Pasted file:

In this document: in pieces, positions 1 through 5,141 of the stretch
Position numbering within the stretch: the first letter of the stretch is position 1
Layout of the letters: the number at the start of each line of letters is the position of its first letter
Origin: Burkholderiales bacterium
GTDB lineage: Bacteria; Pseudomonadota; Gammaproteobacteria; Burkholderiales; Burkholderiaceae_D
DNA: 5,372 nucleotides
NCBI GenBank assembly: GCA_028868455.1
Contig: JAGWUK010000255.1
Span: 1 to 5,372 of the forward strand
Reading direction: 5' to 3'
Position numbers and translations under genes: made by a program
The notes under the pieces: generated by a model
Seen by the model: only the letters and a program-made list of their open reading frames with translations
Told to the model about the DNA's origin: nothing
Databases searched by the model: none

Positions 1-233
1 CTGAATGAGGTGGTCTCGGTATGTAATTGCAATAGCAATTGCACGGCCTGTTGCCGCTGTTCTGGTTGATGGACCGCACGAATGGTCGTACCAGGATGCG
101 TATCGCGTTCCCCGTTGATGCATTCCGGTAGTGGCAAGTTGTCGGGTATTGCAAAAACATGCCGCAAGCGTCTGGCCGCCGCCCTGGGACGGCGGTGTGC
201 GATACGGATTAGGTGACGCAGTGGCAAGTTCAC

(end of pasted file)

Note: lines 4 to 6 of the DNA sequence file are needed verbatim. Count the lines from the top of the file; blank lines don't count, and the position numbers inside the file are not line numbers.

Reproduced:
Origin: Burkholderiales bacterium
GTDB lineage: Bacteria; Pseudomonadota; Gammaproteobacteria; Burkholderiales; Burkholderiaceae_D
DNA: 5,372 nucleotides